Bobby Krivitsky: Looking at the present NBA landscape here in late June, Damian Lillard is reportedly about to meet with Trail Blazers general manager Joe Cronin. What would you tell Lillard about spending his whole career in one place vs. giving himself a better chance at a championship?

Dwyane Wade: Oh, I don't know. I don't think you need to tell Dame that -- it's his career, and he has, you have a vision for how you want it to go, and you try to accomplish that. And Dame has been trying to accomplish his career the way that he wants to see it go. And he has been wanting to see it go in Portland. That's why he's there. And so that's why he's been there.

And there's always gonna be talk about what someone should do. Kevin Garnett did this; this guy did this; LeBron went and did this. Dame has to do what Dame wants to do and understand that he gets one of these careers. You get one shot at this. And how does he want to see it go, how does he want to see these next, I don't know, five to 10 years go; however much longer he's got. I don't even know what year he's in.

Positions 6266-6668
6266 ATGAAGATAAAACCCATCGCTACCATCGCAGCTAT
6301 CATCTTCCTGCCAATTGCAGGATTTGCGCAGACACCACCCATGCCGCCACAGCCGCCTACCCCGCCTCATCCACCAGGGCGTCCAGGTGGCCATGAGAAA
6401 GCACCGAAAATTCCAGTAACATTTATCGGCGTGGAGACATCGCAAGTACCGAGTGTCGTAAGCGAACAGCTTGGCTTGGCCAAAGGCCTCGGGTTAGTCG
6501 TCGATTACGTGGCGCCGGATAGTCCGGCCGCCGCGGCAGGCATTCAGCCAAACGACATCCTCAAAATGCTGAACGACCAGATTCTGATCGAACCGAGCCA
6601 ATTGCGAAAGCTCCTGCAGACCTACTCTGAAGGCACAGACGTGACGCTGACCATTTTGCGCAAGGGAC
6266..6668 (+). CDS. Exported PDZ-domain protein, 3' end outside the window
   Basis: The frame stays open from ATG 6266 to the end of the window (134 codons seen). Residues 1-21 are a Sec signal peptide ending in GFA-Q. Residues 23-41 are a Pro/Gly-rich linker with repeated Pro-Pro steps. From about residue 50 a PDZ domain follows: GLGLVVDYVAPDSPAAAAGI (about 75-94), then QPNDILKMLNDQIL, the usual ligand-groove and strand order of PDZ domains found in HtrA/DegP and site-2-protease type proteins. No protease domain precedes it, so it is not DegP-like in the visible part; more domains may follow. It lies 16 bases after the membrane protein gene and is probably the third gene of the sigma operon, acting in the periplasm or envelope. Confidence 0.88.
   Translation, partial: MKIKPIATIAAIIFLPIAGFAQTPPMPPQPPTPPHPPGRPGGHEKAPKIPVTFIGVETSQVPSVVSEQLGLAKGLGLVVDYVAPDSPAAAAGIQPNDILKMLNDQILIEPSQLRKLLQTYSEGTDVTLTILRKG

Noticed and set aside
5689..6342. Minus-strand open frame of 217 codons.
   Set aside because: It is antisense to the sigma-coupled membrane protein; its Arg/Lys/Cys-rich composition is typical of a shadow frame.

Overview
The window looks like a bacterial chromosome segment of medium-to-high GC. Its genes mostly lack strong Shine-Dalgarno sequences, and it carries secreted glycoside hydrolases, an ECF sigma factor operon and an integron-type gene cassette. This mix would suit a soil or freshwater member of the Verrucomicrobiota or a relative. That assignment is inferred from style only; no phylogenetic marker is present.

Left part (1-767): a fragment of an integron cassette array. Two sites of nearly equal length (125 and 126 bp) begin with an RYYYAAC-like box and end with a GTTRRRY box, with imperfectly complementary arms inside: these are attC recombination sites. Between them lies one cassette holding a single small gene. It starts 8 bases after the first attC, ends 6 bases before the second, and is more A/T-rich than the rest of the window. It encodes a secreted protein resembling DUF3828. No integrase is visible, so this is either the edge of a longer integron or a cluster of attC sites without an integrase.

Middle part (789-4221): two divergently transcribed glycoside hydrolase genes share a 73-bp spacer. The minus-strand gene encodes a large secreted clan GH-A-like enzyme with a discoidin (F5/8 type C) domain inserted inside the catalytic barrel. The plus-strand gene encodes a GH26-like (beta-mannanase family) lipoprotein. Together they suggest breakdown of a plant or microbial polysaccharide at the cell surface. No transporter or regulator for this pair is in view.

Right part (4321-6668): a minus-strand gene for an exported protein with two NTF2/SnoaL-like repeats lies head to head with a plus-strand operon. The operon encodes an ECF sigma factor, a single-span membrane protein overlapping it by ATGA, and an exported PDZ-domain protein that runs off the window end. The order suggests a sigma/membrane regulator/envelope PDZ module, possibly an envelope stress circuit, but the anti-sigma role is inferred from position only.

And that's something that we'll all have to wait and see. And everybody has to respect whatever that decision is. And whether you like it or not, you have to respect that the decision will be all what Dame wants to see for Dame's career and no one else's.


Bobby Krivitsky: Like you, Jason Tatum quickly became the face of a franchise. And you both put so much into being well-rounded stars. What's the next step for him as he works toward a Hall of Fame career and tries to become a champion?

Dwyane Wade: Yeah, next up is showing up next year and doing it all over again. Head up high, keep taking the hits, keep learning from them. I think it's a challenge. We have challenges in life. Right now, he's going through a challenge. He's had a lot of success in this game but hasn't had the ultimate success I'm sure he wants. He wants to play for that championship. He wants to win that championship.